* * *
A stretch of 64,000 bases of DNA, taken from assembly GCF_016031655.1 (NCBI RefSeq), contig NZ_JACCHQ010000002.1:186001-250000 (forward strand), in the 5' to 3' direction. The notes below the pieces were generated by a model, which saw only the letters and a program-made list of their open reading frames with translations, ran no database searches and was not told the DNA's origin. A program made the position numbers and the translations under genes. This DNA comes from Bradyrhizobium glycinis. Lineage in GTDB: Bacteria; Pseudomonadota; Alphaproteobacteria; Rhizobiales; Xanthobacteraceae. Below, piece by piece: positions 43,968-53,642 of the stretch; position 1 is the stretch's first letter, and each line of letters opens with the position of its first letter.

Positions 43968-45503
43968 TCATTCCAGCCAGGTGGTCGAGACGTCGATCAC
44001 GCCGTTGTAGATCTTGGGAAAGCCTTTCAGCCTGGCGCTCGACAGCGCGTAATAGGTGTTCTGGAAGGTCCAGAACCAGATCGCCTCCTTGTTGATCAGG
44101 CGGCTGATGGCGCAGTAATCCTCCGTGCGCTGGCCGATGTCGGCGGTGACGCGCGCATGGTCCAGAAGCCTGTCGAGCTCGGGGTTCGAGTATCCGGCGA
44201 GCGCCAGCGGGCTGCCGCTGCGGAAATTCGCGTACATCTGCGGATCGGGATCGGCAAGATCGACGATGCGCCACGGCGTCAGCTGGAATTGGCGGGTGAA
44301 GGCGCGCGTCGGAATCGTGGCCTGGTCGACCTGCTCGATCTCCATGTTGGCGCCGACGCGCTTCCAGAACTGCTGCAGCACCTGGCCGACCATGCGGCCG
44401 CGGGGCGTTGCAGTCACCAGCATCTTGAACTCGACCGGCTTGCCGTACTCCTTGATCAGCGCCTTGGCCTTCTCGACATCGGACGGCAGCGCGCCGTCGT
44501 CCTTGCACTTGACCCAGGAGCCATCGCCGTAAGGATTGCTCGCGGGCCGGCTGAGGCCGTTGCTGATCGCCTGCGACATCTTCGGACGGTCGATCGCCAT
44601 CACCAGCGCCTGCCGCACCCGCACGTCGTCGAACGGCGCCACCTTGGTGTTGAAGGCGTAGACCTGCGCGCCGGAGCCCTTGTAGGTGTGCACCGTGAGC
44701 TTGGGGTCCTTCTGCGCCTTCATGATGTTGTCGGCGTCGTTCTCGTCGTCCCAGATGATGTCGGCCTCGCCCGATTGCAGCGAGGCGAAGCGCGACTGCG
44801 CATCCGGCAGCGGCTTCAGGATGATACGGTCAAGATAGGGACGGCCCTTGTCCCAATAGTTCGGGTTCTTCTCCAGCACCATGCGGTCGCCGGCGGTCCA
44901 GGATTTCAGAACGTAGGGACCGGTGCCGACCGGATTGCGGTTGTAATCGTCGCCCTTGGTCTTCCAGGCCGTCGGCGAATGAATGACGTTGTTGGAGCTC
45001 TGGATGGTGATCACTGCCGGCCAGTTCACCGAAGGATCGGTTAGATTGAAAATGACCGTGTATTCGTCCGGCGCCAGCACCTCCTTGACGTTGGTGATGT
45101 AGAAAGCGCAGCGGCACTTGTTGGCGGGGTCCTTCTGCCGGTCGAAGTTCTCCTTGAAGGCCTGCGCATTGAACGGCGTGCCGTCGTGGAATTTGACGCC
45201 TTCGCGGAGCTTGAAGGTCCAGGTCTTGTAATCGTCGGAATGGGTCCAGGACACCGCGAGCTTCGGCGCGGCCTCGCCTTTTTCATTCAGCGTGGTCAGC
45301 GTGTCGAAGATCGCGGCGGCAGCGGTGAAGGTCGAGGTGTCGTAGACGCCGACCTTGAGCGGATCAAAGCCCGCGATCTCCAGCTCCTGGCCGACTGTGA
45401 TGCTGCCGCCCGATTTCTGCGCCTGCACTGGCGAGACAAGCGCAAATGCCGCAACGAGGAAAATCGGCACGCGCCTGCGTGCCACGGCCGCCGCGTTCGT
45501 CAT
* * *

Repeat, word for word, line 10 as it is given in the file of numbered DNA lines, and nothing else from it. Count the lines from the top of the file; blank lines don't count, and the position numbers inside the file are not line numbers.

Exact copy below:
44601 CACCAGCGCCTGCCGCACCCGCACGTCGTCGAACGGCGCCACCTTGGTGTTGAAGGCGTAGACCTGCGCGCCGGAGCCCTTGTAGGTGTGCACCGTGAGC